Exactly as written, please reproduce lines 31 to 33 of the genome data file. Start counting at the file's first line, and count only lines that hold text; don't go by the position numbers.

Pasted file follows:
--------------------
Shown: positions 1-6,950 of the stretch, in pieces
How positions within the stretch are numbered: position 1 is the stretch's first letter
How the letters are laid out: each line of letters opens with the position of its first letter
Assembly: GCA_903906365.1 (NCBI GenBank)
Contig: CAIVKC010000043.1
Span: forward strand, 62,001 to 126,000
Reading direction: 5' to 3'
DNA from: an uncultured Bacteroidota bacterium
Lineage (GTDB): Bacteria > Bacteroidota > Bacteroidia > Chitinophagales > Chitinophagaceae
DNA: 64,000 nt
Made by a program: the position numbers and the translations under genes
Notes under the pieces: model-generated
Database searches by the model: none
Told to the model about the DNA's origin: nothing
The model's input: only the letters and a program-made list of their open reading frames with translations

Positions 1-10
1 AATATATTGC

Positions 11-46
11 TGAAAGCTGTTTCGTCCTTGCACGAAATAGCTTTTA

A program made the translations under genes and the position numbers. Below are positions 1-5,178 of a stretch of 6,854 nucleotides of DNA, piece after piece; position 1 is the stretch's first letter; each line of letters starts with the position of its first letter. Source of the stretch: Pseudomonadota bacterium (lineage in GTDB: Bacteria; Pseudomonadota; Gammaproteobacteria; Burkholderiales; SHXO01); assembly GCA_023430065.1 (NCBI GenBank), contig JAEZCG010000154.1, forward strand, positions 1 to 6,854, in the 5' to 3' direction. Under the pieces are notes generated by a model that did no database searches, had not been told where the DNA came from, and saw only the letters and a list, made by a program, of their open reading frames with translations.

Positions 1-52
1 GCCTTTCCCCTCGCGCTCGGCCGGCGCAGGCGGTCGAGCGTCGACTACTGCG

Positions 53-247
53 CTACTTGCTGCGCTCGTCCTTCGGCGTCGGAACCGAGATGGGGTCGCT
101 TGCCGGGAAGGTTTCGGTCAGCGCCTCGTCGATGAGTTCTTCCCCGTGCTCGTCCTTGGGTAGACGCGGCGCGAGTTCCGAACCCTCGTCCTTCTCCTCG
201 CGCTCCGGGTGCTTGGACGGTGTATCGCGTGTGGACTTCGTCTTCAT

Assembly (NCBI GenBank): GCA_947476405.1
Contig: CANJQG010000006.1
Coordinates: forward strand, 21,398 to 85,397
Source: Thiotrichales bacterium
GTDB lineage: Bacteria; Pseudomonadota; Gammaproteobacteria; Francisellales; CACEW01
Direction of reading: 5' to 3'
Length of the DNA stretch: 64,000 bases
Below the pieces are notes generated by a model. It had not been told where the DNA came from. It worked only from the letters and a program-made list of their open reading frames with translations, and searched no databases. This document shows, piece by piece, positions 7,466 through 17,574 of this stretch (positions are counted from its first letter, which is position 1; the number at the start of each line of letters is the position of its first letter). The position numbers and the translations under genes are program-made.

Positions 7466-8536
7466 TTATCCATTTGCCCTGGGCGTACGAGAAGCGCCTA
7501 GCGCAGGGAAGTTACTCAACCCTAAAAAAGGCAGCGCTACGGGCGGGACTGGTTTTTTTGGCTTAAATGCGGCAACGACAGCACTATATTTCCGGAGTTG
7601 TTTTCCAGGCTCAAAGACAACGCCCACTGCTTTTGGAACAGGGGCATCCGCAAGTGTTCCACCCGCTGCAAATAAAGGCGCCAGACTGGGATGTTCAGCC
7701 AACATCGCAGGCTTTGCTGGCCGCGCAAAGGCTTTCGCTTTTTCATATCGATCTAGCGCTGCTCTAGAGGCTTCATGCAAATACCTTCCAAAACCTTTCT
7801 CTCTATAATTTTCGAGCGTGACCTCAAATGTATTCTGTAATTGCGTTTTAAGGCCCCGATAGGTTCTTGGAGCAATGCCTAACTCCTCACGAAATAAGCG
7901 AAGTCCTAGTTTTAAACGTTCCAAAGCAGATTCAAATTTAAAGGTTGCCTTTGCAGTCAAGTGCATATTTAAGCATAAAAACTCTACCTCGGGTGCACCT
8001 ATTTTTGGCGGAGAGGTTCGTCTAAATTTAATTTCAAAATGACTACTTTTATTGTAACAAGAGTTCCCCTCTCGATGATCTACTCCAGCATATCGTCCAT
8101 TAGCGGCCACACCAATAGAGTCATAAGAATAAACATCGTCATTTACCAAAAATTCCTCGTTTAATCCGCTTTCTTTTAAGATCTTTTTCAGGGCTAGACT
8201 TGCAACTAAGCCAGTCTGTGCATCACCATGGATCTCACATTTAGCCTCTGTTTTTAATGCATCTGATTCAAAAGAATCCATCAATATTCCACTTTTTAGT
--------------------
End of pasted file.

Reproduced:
GTDB lineage: Bacteria; Pseudomonadota; Gammaproteobacteria; Francisellales; CACEW01
Direction of reading: 5' to 3'
Length of the DNA stretch: 64,000 bases